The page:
Aren’t some contaminants found in food, too?

Yes, some pesticides are allowed on food crops. But the EPA and FDA set limits on those based on what science tells us about the risk to health from ingesting those products. There is little known about smoking many of these pesticides on cannabis, especially since most were studied and approved for use on food crops, not a product that most often gets smoked.

Are there any trustworthy dispensaries or brands?

We tested cannabis from TruMed and Harvest and didn’t find contaminants. I would be surprised if big dispensaries routinely cheated the testing rules because their licenses are worth tens of millions of dollars, So losing a crop is not worth risking those licenses.

But the only way to be sure products are clean is to have the state step up and enforce the rules.

Who is being dishonest with the testing and results?

Our investigation found that the cultivator, Grow Sciences, sent two different samples of a product to two different labs for testing. One lab found contaminants, the other didn’t. The state investigated the lab and found it didn't falsify its report, so the problem was on the grower in that case.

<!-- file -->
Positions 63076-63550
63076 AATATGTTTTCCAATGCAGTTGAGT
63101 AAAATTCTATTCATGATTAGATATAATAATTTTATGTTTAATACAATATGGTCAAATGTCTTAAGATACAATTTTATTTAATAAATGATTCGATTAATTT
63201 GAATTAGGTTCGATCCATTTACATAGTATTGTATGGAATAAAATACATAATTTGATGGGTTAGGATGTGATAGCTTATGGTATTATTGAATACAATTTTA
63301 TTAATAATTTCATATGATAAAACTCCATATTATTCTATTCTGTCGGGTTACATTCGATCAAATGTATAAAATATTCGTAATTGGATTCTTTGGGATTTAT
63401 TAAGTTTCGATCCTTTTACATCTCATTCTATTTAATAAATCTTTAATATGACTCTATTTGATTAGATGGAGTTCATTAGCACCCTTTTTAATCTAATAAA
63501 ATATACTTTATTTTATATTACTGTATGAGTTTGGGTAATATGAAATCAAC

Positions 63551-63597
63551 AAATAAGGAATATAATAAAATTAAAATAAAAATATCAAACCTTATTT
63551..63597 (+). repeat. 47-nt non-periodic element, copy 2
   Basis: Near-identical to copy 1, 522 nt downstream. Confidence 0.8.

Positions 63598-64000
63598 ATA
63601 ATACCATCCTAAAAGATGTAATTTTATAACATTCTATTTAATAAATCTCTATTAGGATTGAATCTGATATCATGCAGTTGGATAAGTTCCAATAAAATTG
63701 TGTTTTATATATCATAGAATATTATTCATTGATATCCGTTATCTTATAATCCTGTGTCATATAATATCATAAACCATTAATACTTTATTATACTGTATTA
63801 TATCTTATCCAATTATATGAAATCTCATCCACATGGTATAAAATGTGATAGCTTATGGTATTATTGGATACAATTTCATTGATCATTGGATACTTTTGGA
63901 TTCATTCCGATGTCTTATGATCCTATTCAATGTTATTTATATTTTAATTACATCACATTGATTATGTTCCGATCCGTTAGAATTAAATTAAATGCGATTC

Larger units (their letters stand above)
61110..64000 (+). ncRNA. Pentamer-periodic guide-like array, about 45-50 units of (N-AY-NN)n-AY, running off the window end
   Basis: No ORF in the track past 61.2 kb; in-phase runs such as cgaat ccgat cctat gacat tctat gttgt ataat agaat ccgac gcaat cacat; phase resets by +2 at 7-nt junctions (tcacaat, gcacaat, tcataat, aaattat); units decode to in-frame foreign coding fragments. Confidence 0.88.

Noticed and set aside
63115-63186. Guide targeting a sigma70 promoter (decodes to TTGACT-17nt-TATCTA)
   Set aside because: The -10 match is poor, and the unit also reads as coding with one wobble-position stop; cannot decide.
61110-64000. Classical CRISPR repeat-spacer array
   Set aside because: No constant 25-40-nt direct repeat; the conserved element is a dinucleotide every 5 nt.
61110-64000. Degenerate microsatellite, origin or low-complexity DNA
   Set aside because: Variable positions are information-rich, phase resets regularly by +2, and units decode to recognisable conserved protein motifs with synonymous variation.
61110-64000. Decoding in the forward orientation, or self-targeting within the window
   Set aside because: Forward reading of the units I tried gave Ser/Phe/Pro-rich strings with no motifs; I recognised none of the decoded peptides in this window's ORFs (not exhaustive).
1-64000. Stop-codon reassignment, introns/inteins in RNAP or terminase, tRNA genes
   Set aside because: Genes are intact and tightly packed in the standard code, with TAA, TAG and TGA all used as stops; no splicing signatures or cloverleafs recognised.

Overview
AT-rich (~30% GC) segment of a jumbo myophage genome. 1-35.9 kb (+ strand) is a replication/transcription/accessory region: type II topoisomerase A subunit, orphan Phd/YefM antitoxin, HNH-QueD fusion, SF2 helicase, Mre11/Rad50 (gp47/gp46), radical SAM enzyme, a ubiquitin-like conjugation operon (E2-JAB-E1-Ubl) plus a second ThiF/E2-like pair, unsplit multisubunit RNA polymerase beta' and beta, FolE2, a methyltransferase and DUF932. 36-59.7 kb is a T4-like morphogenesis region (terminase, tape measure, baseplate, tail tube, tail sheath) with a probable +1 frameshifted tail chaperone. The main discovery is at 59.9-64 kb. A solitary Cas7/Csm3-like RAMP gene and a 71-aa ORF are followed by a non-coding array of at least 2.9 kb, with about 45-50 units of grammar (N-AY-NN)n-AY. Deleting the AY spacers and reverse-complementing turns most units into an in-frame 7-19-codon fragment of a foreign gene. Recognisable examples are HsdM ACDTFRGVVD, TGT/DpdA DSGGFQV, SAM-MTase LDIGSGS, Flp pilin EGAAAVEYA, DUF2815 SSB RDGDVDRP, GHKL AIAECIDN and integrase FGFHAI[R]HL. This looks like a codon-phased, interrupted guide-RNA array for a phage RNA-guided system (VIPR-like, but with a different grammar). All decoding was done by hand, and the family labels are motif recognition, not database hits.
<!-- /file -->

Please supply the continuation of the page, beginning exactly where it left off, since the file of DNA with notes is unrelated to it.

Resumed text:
However, the state has found many problems with labs, too, including one that was likely inflating the THC results by cherry-picking the best buds to test for potency.

Inaccurate results: Arizona marijuana testing labs threatened with loss of licenses

What can be done about it?

DHS can revoke licenses from dispensaries and labs that break the rules. There are at least two labs that have been threatened with losing their licenses, but I don’t know of any that actually have.